|Developer||Dan Lewis and Frank Bracher, Tymshare|
|Dartmouth BASIC, JOSS, CAL|
SUPER BASIC, sometimes SBASIC for short, is an advanced dialect of the BASIC programming language offered on Tymshare's SDS 940 systems starting in 1968 and available well into the 1970s.
Like the Dartmouth BASIC it was based on, SUPER BASIC was a compile and go language, as opposed to an interpreter. In addition to offering most of the commands and functions from Dartmouth BASIC Version 4, in including matrix math commands, SUPER BASIC also included a number of features from the seminal JOSS language developed at Rand Corporation, via Tymshare's version, CAL, and added a variety of new functions, complex numbers as a built-in type, and double precision support.
SUPER BASIC also greatly improved string handling over the rudimentary system in Dartmouth, introducing the
RIGHT string functions, simple string concatenation and other features. These were later used in DEC's BASIC-PLUS, which was later used as the basis for the original Microsoft BASIC that saw widespread use in the 1980s.
The original Dartmouth BASIC was released in 1964 but was largely experimental at the time. It went through several revisions before becoming truly useful with the Fourth Edition when it was ported to the GE 635 machine and was published in 1968. Dartmouth specifically placed the underlying design in the public domain, so that anyone could port it to their platforms and call it BASIC. Its spread was further helped by the tireless efforts of its authors to promote it. However, as the code was designed to run on the DTSS operating system, some porting was required to run it on production systems. This led to a proliferation of versions with minor differences.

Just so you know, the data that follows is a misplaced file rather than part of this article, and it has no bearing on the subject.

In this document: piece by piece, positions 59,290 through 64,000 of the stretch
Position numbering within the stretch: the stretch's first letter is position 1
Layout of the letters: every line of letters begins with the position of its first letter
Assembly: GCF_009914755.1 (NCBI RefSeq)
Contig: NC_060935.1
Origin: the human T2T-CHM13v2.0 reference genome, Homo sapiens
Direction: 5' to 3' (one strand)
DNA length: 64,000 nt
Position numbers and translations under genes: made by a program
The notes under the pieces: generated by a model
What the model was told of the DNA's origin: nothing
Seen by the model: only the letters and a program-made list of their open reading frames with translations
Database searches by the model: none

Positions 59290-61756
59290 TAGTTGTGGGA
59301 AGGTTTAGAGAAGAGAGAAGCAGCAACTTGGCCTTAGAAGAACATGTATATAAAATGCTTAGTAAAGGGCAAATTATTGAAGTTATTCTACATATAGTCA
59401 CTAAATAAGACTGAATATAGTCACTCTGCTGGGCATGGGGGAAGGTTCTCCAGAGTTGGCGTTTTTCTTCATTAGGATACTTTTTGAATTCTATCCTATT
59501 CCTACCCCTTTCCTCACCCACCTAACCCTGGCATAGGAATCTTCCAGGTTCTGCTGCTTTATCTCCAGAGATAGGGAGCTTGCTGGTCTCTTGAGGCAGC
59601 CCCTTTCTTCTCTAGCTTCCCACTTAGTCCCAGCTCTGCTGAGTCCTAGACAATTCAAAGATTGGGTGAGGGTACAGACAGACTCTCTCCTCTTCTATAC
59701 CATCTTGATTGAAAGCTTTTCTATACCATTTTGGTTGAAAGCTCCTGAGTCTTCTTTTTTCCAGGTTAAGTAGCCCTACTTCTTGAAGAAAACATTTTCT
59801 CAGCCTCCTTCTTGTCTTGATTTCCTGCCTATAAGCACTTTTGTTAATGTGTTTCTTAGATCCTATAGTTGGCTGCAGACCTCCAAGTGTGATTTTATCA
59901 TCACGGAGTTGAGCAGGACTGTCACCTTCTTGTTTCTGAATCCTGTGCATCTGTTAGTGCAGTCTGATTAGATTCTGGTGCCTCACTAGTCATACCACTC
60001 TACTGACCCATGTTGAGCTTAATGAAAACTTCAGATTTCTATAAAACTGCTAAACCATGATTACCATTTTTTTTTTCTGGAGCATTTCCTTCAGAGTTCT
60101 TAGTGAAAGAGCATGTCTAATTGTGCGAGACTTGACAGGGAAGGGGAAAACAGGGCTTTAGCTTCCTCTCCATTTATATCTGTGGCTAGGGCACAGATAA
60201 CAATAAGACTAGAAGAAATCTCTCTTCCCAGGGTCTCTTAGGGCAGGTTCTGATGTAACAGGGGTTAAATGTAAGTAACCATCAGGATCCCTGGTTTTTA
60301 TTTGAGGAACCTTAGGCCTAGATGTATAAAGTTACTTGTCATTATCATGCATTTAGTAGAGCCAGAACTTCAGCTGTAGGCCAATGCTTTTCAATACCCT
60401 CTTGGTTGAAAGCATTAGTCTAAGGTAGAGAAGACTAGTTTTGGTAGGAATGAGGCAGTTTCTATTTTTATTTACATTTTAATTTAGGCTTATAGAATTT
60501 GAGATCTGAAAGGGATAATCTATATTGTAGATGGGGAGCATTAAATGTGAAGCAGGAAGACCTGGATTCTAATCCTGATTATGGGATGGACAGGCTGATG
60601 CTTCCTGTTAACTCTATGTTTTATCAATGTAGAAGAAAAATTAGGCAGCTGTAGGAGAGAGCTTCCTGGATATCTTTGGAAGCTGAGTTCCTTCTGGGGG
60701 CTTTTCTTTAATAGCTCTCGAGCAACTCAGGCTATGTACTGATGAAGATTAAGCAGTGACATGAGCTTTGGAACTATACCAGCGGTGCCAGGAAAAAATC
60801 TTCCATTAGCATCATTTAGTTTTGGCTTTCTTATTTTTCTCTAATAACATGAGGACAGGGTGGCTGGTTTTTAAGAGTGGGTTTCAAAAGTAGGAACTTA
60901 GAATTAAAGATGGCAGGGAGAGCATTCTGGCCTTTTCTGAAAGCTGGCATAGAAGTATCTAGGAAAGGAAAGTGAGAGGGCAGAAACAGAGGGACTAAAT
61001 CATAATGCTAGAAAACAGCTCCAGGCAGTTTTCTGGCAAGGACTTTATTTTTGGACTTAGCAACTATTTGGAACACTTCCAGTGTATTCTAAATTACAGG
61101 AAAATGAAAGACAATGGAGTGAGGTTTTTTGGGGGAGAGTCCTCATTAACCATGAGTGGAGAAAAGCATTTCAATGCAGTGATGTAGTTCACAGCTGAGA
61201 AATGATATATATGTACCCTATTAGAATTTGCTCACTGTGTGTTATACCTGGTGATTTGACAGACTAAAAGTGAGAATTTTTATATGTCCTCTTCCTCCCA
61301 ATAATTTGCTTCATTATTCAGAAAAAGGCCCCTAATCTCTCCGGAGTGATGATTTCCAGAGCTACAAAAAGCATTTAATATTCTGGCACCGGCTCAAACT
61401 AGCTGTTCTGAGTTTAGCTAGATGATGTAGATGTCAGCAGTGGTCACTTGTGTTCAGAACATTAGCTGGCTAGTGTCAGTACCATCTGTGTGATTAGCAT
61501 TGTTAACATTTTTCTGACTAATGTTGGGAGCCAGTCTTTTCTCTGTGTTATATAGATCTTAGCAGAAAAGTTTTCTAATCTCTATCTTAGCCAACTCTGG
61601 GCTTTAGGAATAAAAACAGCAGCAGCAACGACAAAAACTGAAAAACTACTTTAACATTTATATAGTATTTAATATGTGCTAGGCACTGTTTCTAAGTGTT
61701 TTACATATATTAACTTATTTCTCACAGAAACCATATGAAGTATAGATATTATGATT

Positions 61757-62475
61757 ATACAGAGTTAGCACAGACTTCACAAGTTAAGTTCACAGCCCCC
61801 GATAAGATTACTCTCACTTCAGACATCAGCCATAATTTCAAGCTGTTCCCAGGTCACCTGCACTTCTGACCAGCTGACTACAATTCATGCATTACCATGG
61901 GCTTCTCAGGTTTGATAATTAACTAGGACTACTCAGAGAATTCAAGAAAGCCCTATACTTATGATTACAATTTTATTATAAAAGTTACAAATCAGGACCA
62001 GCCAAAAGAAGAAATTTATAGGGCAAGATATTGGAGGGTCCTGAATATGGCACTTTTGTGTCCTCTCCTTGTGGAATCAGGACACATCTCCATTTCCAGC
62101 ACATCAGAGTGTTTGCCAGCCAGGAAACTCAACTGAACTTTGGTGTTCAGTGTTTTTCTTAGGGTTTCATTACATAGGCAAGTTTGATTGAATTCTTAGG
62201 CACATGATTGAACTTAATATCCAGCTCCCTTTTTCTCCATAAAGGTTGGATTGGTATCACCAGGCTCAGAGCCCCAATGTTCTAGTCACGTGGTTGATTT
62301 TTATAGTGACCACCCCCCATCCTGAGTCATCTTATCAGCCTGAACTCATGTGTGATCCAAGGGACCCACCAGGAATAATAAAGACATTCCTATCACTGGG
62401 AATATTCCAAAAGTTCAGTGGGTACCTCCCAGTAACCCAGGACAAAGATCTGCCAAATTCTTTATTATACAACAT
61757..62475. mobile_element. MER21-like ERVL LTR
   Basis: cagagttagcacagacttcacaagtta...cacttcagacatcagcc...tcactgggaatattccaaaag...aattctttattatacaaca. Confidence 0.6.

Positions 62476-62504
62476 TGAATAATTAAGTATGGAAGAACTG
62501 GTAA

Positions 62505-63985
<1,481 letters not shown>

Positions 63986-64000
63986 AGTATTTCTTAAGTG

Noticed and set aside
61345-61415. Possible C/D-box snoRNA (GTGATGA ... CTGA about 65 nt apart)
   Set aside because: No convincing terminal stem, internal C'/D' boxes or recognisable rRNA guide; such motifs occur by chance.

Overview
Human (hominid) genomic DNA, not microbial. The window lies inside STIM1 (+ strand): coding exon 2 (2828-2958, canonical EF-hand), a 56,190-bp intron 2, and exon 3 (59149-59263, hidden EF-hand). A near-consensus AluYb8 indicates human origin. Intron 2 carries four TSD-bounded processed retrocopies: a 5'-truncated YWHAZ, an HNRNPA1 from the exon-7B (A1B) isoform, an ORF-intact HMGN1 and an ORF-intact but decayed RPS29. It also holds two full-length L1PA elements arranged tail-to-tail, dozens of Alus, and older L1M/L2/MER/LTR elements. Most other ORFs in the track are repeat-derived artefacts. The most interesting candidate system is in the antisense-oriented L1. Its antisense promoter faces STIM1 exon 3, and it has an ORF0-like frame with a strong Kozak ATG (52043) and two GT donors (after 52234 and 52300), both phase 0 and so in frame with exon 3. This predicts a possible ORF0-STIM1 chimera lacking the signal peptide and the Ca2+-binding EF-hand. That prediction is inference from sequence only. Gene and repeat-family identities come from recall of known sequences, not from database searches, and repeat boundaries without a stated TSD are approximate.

Tymshare was formed within the University of California, Berkeley, initially renting out time on the University's computers on off-hours. Tymshare's original BASIC, simply Tymshare BASIC, was based on source code "from elsewhere" in the University, that Dan Lewis began enhancing. Frank Bracher added the routines for file input/output (I/O), which made it far more practical than the original Dartmouth code that relied purely on
DATA statements embedded in the program. Dartmouth's workflow was tape based so loading and saving individual files was not practical and direct I/O was not addressed until later versions. Bracher's I/O code had originally been developed for Tymshare's SUPER FORTRAN offering.
One oft-noted feature of the system was the documentation, written by Caroline Diehl. The manuals were written in a conversational style.